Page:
Learning How to Sabbath

You shall remember that you were a slave[c] in the land of Egypt, and the Lord your God brought you out from there with a mighty hand and an outstretched arm..png

While studying the Sabbath at City Church a few months ago, I was convicted of not giving this commandment much attention.  For years I have essentially ignored the Sabbath—or at least ignored the importance of gaining a richer understanding of it. I didn’t have a firm grip on how to rest, so my Sabbath basically meant going to church and being thankful that “today is restful” despite it not feeling much different than the rest of the week. 

Among other things, the sermons at church helped me better understand the Sabbath by looking at the two places in scripture that list the Ten Commandments. In Exodus 20, the Sabbath commandment is rooted in creation where God spent six days creating and the seventh day resting. That tells us the Sabbath is meant to look different than other days. In Deuteronomy 5, the Sabbath commandment is rooted in liberation where God rescued his people from slavery in Egypt. That tells us the Sabbath is meant to be freeing from that which enslaves us. 

In applying those simple ideas, look different and be freeing, I’m amazed at how much easier it is to discern what to do or not do on the Sabbath. I’m able to rest from all the work that encumbers me throughout the week like my job, house chores, emails, bills, car maintenance, etc.  I’m also able to find freedom from things I’ve become enslaved to like television, social media, political news, stock markets, etc. When I do those things successfully, I find my heart and mind closer with God. In turn, He gifts me rest and a renewed spirit to enter the upcoming week with purpose and excitement. 

For the past two months I’ve been reading The Rest of God by Mark Buchanan. Each Sunday I try to read a chapter as part of my Sabbath. When it came time to read during those first few weeks, my inner dialogue usually went something like this: “Ok, Doug: it’s time to turn off the Premier League game and open your Jesus book.” See, it started off feeling like a sacrifice. I was sacrificing my time for something that sounded less exciting. But what I’ve learned from this new routine is that it becomes less of a sacrifice the more practiced you are. That’s because each time I say no to work/enslavements and yes to God, I find a profound rest that only He can provide. No television show, website, or even friend compares to the life-giving rest our Creator freely gives.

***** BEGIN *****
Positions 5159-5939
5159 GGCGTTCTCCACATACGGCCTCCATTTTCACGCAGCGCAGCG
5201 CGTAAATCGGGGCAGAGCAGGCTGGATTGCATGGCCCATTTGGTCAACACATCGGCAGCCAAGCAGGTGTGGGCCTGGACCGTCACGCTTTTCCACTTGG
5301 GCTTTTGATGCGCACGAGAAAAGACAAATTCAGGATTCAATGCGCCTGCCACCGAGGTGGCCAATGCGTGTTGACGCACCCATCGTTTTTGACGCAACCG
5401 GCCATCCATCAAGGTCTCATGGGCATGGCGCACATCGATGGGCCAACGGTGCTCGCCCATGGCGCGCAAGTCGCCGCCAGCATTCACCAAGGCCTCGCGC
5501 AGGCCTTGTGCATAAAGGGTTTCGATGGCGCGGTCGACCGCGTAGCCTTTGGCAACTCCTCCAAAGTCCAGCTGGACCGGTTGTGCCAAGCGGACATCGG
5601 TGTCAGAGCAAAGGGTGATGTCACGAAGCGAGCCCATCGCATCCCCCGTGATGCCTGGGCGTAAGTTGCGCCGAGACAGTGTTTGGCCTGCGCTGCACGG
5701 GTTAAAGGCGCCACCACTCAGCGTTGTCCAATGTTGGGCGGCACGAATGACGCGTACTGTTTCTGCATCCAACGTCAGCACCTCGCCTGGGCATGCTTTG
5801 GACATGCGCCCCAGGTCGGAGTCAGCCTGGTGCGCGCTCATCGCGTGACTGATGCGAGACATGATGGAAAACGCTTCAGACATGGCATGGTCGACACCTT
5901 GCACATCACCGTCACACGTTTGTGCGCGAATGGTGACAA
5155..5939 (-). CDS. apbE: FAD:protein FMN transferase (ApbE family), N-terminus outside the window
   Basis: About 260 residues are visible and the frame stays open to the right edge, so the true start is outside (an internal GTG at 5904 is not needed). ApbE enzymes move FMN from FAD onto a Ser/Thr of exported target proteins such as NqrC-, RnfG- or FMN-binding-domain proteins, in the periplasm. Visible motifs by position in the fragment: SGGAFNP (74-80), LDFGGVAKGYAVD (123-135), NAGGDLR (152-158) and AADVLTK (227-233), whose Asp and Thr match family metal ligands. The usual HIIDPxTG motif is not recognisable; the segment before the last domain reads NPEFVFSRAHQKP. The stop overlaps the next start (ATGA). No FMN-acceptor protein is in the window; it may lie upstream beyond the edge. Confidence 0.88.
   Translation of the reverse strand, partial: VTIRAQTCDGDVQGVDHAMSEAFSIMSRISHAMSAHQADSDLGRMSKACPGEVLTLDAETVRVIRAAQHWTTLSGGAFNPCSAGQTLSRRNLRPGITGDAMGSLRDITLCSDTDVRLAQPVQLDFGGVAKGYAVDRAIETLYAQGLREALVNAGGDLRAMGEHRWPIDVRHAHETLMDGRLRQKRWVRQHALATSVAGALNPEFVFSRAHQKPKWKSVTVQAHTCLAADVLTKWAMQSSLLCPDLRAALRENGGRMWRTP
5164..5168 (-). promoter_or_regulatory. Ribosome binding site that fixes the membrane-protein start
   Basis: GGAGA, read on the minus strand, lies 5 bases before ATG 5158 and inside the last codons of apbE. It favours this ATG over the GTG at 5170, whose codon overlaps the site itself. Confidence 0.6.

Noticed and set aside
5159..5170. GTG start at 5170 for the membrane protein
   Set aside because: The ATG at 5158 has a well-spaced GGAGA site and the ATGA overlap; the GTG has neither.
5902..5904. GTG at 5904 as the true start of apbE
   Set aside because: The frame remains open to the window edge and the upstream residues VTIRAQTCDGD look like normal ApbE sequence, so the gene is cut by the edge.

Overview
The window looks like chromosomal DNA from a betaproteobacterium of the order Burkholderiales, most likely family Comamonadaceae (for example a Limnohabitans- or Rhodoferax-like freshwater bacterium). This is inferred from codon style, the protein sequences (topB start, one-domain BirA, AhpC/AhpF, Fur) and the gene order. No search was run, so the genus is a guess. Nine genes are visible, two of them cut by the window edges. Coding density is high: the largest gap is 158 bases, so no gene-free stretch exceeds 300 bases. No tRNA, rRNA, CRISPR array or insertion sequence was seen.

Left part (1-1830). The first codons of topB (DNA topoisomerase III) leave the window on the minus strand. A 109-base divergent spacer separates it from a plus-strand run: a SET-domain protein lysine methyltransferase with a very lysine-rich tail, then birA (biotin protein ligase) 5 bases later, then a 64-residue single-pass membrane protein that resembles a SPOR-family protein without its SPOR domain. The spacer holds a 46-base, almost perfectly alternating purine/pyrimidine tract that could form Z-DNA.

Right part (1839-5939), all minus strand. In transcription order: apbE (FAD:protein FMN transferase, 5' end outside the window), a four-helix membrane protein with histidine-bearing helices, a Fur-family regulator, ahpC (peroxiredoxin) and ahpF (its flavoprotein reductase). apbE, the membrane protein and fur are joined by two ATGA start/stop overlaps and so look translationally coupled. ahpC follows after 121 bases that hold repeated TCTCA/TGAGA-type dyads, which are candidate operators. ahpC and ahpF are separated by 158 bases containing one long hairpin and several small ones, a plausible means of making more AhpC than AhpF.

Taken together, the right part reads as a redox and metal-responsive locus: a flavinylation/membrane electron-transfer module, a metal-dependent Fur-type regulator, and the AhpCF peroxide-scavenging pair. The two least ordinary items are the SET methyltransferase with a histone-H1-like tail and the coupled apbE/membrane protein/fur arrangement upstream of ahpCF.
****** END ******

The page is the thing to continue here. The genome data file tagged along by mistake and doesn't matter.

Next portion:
Here are a couple of Buchanan’s ideas about practicing the Sabbath that I’ve found particularly helpful...maybe you will too: 

View your time as a gift, not a possession. “The lie the taskmasters want you to swallow is that you cannot rest until your work’s all done. […] The rest of God—the rest God gladly gives so that we might discover that part of God we’re missing—is not a reward for finishing. It’s not a bonus for work well done. It’s sheer gift. It’s the rest we take smack-dab in the middle of [work], without apology, without guilt, and for no better reason than God told us we could,” says Buchanan. By viewing our Sabbath time as a gift from God, we more freely give it back to Him which is where we find true rest.

Sabbath keeping is more art than science. Buchanan says, “It is something we get a knack for more than memorize procedures about. It is like painting: done by numbers, it comes off stiff and blotchy. But done with discipline and imagination and passion, it both captures and enhances life.” By understanding the Sabbath to be more than a paint-by-numbers set of rules to create and follow, we allow our hearts and minds to dynamically interact with God. And through the process of interacting with God, rather than rules, we grow in faith and more easily abide in Him and receive His rest.